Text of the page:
It was with that thought that I met with JJOKE (at their request) to provide my insight into their most recent draft opinion on consultants.  An opinion prompted by the rise in power that was a RESULT of certain consultants being publicly identified as having perceived influence with unreported clients and politicians (most likely Berlin Rosen and Bill DiBlasio).  But rather than wait for the opinion to be published (which quite frankly will be a huge boon to my business) I offered my insight to help the opinion's author understand his own motivation in drafting it and the concomitant effect it will have on the regulated community and his own career.

I won't go into the legal realities of the opinion and it's enforceability (I'll leave that for paying clients) but I did discuss the motivation of JJOKE in issuing the draft.  If it's goal was to scare certain consultants into registering and disclosing their activity it will work but why use such a heavy hand?  You can acquire the same information and data by enforcement proceedings against lobbyists and clients that don't disclose their vendors on existing reports.  Every consultant involved in a lobbying effort, even the ones that sit mutely in meetings, is a lobbying expense that requires disclosure already.  I was told that certain consultants that "throw their weight around" are able to collect contingent fees and if they were registered they couldn't do that anymore.  ARE YOU KIDDING ME?  The prohibition against contingent fees has been the greatest single benefit to the lobbying community since politicians dim witted children.  If contingent fees were allowed every client would insist and every lobbyist would go bankrupt.  Lobbyists are successful about 10-15% of the time. (we ran the numbers at the old lobby commission do you think JJOKE has?)  Go ask personal injury lawyers that work on contingency if they could survive being successful on 10-15% of the cases they took.  Go ask the restaurants in town if they could stay open if only 10-15% of their customers were happy.  Ask the governor if his book publisher was happy with 10-15% of the governors books that were printed actually being sold.  And by the way if the folks at JJOKE understood the industry they would realize it's not contingent fees consultants make the money on, it's placing the ads, but this is what happens when government regulators without experience react instead of thinking ahead.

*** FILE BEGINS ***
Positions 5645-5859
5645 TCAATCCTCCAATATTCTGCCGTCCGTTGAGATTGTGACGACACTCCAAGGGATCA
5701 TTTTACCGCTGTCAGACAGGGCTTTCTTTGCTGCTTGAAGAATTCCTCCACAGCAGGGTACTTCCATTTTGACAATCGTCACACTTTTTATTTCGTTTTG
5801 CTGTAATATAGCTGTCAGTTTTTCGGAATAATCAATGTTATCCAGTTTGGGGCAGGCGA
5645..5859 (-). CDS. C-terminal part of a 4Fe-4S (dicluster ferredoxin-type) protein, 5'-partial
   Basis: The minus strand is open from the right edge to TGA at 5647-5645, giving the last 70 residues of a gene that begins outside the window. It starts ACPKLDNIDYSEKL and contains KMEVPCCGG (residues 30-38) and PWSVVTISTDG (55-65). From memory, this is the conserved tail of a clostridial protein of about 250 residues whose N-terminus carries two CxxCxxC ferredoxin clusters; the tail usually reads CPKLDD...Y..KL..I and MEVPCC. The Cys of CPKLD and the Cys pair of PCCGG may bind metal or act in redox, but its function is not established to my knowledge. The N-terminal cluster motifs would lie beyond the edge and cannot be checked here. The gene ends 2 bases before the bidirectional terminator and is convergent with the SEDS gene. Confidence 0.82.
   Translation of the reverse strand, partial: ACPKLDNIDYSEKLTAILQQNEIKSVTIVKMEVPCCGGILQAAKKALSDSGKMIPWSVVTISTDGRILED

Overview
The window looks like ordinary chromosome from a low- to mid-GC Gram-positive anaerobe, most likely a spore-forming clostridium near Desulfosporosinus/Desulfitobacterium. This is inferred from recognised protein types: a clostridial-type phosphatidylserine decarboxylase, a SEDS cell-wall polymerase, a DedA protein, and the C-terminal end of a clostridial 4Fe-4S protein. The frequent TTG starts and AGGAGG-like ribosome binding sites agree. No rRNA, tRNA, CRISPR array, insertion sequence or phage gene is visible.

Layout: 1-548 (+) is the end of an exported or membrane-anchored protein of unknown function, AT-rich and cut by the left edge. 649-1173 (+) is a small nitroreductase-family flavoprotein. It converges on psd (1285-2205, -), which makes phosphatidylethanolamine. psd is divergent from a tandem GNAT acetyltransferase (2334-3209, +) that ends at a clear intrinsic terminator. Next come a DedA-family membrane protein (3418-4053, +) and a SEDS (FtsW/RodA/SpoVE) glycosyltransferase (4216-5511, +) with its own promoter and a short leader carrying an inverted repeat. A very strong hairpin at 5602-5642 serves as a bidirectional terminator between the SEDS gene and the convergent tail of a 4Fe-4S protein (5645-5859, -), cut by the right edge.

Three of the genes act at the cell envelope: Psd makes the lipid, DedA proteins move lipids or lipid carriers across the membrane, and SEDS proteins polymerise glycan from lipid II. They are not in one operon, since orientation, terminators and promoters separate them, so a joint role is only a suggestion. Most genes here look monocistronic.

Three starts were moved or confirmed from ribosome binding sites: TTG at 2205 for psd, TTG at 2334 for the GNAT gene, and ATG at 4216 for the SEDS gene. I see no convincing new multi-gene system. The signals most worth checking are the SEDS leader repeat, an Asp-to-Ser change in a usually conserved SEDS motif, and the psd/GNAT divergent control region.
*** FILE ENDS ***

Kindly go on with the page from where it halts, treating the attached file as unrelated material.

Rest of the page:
One last thought on contingent fees, much like source of funding, any client that wants to legally structure a contingent fee agreement need only give me a call. 

Every day is thanksgiving for me now that I've figured this game out.  But if the folks at JJOKE aren't careful they might need their own chair next thanksgiving to reflect on what happens when you react instead of thinking about future results.